CINEMA DRIVE - CHRIS BENTON
The night my daughter Karen disappeared, we had another fight about her mother, who fled from us five years ago with a crackhead lawyer.
I did love my wife once, I truly did. Her laughter calmed lunatics. When I came inside her on that New Years Eve, I knew she would conceive. And she did. And I knew it would be a girl. And I knew what her name would be as well. But after she was born, my wife became distant and restless. Post-partum depression was what everyone kept telling me. But her distance continued to gain miles. Even on Karen’s birthdays she was drunk or stoned beyond repair. She was a highly gifted speed typist, but kept losing job after job until she finally didn’t care.
It was during those years that she finally connected to Karen, and my exhaustion from working double shifts felt earned, and for a handful of years I was happy, tired, but happy. But then, shortly after Karen’s tenth birthday, my wife’s brain darkened again, and she was gone. And soon after, she was truly gone.
Karen missed her mother, missed her bad, and always loved a vision of her which lived in a warm, well-lit space, far away in the darkness of memory.
We were in our kitchen, about to leave to pick up her friend Pattie. They were going to a movie, and I honestly can’t remember why our small talk took a turn for the worse.
“I remember her telling me over and over that she loved me more than Jesus!” Karen screamed. She was a powerful screamer, a clear, steady condemner, just like her mother.
“She did, honey, she loved most everything more than Jesus,” I said as sincere as I could.
Perhaps the birth pangs of our fight had something to do with the guy she was dating at the time, Brian Wilson, a slouching moron who wore eyeliner. It didn’t matter what the reason was, though, it always came back to her mother who plunged into the heart of nowhere when Karen turned eleven.
“I remember mom telling me that you loved your beer and your dumbass black and white movies more than you loved me. You know why I believed her, because I don’t remember one fucking time you tucking me in to bed, or reading me a story. Essential shit, dad.”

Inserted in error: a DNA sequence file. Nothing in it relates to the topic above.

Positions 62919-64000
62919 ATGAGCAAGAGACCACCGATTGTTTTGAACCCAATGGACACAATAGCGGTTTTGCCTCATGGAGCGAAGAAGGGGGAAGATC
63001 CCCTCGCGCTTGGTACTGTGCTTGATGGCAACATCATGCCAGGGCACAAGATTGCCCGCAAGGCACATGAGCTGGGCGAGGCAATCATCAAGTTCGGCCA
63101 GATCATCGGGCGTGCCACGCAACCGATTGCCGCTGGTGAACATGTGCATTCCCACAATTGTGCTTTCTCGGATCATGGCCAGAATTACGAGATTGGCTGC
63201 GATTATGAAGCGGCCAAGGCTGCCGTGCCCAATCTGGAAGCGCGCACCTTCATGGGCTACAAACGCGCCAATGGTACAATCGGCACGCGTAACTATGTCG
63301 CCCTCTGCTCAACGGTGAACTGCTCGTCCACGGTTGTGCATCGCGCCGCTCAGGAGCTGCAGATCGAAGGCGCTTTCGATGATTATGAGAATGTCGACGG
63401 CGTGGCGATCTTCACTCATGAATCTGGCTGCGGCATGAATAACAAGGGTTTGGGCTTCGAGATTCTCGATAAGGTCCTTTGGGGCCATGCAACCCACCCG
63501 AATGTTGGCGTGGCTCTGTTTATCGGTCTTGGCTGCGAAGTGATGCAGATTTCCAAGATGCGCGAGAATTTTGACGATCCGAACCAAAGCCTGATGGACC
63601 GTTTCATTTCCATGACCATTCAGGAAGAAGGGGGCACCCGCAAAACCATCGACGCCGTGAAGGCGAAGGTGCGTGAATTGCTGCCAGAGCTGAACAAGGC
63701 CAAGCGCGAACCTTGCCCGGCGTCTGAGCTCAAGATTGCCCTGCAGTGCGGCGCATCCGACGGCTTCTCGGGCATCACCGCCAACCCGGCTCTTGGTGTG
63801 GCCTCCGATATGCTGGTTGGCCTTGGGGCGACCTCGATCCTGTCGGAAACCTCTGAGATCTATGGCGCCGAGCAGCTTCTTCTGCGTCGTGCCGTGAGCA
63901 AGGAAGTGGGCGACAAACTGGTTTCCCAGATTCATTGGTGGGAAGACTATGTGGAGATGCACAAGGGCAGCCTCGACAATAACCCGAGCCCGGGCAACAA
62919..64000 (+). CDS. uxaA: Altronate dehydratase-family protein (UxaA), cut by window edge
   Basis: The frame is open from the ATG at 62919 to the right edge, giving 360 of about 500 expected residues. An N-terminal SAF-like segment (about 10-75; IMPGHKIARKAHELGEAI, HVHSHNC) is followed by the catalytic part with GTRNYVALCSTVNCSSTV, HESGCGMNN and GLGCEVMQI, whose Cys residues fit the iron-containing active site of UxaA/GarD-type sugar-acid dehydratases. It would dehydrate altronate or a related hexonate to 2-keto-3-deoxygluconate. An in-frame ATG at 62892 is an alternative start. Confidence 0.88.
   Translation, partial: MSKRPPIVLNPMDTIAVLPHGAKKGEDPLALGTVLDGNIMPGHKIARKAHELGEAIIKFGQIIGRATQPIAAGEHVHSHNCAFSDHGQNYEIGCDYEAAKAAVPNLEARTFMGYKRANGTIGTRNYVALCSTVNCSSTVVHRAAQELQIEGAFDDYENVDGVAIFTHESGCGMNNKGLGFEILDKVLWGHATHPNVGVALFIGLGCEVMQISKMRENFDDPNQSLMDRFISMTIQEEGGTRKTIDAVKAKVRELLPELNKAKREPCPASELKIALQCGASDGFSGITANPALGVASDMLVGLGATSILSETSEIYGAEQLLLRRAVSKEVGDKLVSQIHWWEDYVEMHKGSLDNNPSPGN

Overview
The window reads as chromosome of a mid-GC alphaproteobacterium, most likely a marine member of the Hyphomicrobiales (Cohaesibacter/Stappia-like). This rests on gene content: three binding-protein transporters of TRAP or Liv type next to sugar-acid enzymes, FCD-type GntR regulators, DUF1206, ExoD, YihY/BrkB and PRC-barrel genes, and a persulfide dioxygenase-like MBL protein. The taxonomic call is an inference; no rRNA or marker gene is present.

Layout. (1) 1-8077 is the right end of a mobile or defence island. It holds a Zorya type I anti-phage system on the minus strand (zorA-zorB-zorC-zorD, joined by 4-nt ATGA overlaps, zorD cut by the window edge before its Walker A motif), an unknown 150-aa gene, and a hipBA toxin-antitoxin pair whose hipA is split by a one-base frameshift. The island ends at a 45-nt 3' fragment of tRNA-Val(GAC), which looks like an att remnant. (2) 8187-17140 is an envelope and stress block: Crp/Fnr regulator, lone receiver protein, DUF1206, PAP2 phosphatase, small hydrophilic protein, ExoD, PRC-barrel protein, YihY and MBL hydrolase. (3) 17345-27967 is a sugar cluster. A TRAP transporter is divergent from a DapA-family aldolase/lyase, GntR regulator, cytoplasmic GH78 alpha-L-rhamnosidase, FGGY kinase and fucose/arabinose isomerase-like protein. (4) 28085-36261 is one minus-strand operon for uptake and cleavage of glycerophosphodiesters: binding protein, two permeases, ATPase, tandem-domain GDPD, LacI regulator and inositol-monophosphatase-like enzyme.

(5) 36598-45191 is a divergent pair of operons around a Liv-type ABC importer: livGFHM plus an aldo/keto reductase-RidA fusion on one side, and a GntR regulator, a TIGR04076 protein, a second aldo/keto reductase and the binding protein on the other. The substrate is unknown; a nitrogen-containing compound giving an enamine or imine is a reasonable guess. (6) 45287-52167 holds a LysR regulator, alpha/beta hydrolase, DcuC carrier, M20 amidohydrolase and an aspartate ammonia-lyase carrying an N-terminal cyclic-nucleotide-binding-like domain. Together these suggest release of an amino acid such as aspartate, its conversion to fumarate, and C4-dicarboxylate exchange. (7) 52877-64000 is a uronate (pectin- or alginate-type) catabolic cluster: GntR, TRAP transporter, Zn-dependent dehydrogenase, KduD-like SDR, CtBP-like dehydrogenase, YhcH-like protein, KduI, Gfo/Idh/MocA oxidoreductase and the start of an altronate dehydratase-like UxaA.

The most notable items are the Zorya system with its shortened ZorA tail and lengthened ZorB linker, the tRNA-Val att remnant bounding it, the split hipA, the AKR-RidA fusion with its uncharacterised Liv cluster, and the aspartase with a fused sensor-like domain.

Essential was a word she picked up from her mother. I remember Alison throwing that word at me like a hand grenade every time “a talk” became screams. How this was essential and that was essential. I guess Karen thought she was making profound points by wielding this word. Maybe she was.
“Why do you hate me so much, I’m here, ain’t I, honey? I’m not the one who boogied away to Never-Never Land.” My voice sounded feeble, defensive. She had done it again, had triumphed. I felt like I was arguing with her mother again, I felt like a scolded, pathetic child. And for a few seconds, I hated my daughter. I hated her because she saw how I felt and when she shook her head at me with a cruel smile I slapped her, slapped her mother’s smile right off her hard sharp chin. She cradled her face with her left hand and her eyes were filled with final disgust.
“I wish both of you had left, I probably would have been happier in a foster home, being fucked every night by a fake father.”
She marched away to her bedroom and slammed the door. I went to the fridge, grabbed a beer and killed it with four swallows. The stale pizza I had brought home after work looked like my last will and testament.
Ocean Theater was on Cinema Drive just two blocks away from the sea at the north end of Carolina beach. It was a small venue, with only two screens. When Karen opened the car door, I grabbed her arm gently and said, “Enjoy the movie, sweetheart.” She looked at my smile like it was a sick joke, yanked her arm free and slammed the passenger door with vindictive triumph.
I drove over to the Fat Pelican a mile away for a few beers while I waited for them. Inside there were men I recognized, but did not say a word to because I knew their family had forsaken them years ago, for reasons both familiar and deserved. I just drank my beer and listened to their desperate laughter and watched sports updates. On my fifth High Life my phone rang. It was Pattie, asking me if Karen was with me. A long cold moan began racing through my blood.
“Ain’t she with you at the movies?”
“She was, Mr. Melton, but she got up to go to the bathroom, but now the movie’s halfway over and I’m standing out front here and I don’t see her.”
The next forty-eight hours was a terrified blur of cops and questions and suspicious expressions I didn’t deserve. Yes, I had a fight with my daughter; I guess Pattie told them about that one, why did I lie about it? “Because it’s none of your goddamn business.” What did you fight about? “None of your goddamn business.” Their eyes were perched on my shoulder for a few days and after that they just ruled it a runaway, which I knew it wasn’t. I knew Karen hated me in some ways, I guess she had good right to, but I also knew I tried my utmost to give her anything she needed and wanted, and I knew deep down she did love me.
My boss gave me two-week’s vacation, which resulted in restraining orders from her ex-boyfriend as well as from Pattie. I needed them to remember a single detail that could help me, but all they gave me were shrugging shoulders and fearful inspections of their toes. The only person I called a friend stopped by a couple of times with beer and he basically acted the same, just buried his eyes in his crotch, or nodded thoughtfully at the floor.